We demonstrate experimentally fabrication of optical elements with femtosecond pulses. The laser source we adopted is a low power Ti: sapphire laser oscillator, with a central wavelength of 790 nm and pulse duration of 100 fs. Positive-photoresist-film-coated glass substrate acts as the sacrificial material. Due to the extreme high intensity of the tightly focused femtosecond laser beam, nonlinear processing occurred between photoresist and the laser pulses, which enable the sub-micron feature processing. In the experiments, we use a translational stage that is controlled by a computer to accurately move for fabrication of optical elements with high precision. Various gratings and phase plates are fabricated by this method. The obtained gratings patterns are checked with a conventional optical microscopy. The fabricating widths and depths are measured with the Taylor Hobson equipment. With the same method, photomask for microelectronics can also be fabricated. From the experimental results, we see that a high processing precision and the feature size exceeding the diffraction limit can be achieved with this method. This technique can be applied to the fields of microoptics and microelectronics. The mechanism between femtosecond laser and photoresist is also investigated. The processing mechanics is considered as laser ablation and nonlinear two-photon absorption phenomenon. Fabrication of optical elements with femtosecond laser reflects a new trend for fabrication of microoptical elements.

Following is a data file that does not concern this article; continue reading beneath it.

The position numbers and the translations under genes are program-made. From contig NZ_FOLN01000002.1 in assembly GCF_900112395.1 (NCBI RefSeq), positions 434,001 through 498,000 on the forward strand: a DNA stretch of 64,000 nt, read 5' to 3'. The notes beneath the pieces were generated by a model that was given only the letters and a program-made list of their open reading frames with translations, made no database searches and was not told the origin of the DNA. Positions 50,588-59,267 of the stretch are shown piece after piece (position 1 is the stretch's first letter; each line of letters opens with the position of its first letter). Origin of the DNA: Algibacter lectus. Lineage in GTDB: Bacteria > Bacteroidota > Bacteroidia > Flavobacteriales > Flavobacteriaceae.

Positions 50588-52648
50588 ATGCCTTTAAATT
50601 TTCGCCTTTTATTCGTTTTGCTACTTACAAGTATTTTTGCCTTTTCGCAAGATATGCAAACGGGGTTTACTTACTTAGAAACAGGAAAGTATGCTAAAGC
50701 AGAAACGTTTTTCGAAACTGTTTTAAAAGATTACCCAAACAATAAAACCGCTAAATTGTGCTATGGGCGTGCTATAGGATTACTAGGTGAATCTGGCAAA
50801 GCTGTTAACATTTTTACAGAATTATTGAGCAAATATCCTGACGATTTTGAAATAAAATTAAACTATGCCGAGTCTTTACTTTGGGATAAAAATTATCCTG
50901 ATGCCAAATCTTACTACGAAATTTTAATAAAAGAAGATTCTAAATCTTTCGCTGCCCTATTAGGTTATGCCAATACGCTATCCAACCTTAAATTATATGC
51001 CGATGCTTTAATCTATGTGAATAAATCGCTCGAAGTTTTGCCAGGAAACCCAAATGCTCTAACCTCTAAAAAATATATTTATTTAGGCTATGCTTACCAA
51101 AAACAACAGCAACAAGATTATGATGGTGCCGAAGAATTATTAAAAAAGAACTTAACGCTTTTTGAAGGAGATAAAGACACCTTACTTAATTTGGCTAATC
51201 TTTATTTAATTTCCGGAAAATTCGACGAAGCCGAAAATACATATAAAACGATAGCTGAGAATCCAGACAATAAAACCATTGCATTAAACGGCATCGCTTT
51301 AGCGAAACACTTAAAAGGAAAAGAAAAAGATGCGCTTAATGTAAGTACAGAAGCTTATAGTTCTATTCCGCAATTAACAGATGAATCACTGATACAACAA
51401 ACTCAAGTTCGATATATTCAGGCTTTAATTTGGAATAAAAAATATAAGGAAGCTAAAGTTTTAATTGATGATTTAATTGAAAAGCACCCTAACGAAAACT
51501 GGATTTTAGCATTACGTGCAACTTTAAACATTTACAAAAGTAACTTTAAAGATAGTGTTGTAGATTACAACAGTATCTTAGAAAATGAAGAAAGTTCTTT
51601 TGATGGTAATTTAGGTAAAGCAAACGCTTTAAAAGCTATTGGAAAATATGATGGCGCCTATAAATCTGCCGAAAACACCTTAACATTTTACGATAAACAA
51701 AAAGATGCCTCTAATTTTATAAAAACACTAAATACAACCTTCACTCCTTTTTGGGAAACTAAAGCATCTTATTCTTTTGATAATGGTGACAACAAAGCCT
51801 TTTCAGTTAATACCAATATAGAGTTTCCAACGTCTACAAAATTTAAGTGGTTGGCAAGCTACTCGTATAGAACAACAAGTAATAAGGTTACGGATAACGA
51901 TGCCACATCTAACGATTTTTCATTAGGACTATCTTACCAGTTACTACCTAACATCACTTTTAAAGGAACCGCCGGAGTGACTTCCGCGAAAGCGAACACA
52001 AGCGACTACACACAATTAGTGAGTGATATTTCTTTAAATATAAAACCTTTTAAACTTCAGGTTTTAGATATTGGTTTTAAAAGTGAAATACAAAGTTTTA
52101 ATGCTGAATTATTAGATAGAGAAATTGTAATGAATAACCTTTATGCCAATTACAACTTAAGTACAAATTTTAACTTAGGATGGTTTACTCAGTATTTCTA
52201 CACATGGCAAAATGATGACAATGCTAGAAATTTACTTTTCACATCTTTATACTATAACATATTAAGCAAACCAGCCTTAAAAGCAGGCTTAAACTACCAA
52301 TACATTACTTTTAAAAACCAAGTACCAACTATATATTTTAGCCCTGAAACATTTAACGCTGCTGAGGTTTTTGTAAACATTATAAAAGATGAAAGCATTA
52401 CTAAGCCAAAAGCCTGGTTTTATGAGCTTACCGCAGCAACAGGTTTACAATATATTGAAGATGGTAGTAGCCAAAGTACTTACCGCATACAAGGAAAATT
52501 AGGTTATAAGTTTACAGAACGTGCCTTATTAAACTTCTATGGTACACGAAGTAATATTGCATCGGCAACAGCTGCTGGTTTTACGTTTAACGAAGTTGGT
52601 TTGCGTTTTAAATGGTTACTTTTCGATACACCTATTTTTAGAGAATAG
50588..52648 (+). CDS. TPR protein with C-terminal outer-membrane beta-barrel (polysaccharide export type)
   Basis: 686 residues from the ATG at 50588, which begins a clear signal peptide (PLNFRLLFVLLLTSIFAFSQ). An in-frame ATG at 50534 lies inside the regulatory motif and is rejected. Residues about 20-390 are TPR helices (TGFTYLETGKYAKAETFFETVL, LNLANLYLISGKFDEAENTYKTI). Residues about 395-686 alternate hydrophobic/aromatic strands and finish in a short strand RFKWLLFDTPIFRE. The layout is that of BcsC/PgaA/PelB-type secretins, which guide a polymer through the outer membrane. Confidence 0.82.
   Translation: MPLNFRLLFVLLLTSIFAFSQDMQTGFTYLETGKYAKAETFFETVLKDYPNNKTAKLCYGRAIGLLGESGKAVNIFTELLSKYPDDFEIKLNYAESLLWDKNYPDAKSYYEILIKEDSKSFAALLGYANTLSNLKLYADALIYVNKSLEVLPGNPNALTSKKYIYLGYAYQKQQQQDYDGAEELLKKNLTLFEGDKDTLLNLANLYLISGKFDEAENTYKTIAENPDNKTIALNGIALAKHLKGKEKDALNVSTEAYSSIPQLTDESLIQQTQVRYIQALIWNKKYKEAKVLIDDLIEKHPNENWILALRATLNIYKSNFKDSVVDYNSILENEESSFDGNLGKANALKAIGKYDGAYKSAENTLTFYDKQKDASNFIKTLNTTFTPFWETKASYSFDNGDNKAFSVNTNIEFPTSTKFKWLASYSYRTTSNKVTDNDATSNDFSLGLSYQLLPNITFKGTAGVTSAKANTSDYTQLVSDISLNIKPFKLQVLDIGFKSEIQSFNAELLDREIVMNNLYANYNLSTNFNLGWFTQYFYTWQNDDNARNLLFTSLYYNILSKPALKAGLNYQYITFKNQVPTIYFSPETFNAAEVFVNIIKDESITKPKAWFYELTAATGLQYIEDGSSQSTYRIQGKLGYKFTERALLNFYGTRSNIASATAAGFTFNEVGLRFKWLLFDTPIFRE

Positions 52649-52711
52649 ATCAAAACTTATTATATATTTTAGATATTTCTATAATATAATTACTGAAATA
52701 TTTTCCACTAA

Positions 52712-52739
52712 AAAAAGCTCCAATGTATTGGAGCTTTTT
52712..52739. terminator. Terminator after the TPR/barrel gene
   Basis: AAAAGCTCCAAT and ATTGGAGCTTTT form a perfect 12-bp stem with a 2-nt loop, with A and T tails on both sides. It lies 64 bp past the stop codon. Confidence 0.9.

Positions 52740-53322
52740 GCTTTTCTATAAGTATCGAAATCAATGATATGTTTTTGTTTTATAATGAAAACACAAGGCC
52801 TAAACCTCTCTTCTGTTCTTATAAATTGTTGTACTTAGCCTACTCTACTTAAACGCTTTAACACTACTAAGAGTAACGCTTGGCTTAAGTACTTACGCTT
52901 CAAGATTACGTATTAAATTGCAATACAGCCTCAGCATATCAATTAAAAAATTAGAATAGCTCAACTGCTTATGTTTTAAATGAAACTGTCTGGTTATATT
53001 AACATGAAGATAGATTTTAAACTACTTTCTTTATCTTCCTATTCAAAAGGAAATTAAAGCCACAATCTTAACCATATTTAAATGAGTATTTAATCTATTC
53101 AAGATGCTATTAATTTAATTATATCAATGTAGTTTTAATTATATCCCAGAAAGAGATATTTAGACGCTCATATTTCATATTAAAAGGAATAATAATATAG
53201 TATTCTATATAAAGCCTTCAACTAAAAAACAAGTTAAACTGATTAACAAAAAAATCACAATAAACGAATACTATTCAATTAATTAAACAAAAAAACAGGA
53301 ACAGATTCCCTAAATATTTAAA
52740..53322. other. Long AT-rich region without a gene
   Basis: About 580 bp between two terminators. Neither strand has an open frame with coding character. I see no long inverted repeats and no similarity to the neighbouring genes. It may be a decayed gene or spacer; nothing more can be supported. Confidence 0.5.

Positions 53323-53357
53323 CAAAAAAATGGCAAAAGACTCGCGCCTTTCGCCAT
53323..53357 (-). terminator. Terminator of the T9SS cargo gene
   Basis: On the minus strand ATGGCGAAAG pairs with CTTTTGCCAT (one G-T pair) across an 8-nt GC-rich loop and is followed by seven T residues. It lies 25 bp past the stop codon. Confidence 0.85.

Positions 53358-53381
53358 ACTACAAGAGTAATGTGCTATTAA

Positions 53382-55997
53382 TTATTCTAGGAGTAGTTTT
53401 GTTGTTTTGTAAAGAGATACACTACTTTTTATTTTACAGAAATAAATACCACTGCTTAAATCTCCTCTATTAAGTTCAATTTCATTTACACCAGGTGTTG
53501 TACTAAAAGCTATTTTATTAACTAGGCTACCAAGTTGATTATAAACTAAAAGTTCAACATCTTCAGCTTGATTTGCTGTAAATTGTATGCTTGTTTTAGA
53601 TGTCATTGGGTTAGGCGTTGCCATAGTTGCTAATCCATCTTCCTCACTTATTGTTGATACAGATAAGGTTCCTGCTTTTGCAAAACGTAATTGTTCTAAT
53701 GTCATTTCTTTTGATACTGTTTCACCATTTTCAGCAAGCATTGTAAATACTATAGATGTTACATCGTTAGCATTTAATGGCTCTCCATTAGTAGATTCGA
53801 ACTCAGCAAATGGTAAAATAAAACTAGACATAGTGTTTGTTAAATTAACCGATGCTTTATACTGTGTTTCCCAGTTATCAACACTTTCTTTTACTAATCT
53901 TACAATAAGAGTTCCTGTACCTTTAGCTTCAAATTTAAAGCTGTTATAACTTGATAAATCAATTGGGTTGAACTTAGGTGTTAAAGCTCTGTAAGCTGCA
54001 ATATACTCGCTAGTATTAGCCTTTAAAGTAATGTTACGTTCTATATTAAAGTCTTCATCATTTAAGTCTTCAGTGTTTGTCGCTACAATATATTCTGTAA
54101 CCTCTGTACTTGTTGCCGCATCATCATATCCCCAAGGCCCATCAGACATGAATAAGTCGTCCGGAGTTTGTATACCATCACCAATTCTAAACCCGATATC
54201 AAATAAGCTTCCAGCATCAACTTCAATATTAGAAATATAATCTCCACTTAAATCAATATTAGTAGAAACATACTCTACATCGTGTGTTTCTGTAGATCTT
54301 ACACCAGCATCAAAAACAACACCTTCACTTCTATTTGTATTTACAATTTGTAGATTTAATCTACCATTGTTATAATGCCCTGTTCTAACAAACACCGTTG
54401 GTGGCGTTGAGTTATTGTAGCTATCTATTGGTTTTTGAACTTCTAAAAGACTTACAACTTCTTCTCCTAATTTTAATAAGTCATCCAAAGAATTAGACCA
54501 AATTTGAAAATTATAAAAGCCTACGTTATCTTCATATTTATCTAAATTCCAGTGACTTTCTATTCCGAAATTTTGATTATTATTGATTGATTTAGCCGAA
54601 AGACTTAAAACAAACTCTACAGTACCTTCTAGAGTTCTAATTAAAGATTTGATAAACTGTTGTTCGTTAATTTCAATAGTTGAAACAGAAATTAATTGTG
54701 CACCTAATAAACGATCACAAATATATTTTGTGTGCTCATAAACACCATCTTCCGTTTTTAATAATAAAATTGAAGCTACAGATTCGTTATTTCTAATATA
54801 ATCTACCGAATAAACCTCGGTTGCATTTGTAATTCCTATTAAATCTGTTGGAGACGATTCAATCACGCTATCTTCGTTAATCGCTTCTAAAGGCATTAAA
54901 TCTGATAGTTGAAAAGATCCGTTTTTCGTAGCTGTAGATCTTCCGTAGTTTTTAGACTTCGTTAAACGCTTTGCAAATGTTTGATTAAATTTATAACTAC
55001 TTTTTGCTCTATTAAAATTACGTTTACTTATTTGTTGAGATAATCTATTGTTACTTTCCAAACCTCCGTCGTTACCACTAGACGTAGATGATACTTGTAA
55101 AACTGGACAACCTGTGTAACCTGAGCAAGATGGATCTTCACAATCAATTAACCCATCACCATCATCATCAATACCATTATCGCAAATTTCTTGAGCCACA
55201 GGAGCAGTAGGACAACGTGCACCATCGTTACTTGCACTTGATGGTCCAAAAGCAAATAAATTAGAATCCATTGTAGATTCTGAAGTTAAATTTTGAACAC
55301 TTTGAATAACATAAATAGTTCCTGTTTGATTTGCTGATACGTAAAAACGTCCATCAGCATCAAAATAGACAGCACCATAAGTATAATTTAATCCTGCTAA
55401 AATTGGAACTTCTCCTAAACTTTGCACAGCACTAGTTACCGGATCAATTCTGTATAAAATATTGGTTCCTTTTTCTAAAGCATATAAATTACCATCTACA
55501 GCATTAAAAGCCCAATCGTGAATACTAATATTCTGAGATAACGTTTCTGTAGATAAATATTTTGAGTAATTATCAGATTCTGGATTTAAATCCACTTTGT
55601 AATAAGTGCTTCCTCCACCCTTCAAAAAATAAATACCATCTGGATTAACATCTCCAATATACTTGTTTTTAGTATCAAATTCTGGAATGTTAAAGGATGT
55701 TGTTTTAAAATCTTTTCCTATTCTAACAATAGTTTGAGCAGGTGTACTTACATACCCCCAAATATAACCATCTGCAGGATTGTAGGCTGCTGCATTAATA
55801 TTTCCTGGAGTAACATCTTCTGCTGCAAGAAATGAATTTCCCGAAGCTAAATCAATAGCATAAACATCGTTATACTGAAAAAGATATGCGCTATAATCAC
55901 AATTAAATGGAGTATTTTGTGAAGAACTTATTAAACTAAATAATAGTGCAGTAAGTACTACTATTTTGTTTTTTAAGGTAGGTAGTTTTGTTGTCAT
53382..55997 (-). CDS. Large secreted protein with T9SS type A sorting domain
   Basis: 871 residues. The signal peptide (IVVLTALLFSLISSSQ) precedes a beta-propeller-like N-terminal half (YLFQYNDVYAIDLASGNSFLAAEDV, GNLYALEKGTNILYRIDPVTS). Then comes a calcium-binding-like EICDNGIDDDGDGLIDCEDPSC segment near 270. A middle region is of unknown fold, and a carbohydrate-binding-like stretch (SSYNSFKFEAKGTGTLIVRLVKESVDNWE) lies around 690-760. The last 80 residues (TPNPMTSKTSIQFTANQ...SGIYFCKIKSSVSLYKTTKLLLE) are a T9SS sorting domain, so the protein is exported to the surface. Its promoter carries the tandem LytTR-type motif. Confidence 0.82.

In fabrication of a fine optical element, femtosecond laser is an attractive experimental tool because it avoids the splutter effect to damage the nearby lines. However, the wavelength of the usual Ti:sapphire laser is insensitive to the widely-used photoresist in microlithographic industry. In this paper, we introduce a new method with femtosecond doubled-frequency laser by use of a BBO crystal to fabricate optical gratings and chromium photomasks. The laser source is the Ti:sapphire laser with a central wavelength of 790 nm and its doubled-frequency laser is obtained through the BBO crystal whose wavelength (395nm) is within the sensitive exposure range of the photoresist. This enables us to fabricate fine optical elements with the normal photolithographic technique. In the experiment, we use a translator that is controlled by a computer to accurately move for fabrication of optical elements with high precision. In contrast to the other techniques, our approach has the higher quality and precision, for femtosecond laser works faster than the material’s thermal diffusion, i.e., without splutter effect that yields the clear edge of the optical element. Moreover, it also makes the fabrication processing simplified. Experiments are given to verify that this method should be highly interesting for the fabrication of fine binary optical elements.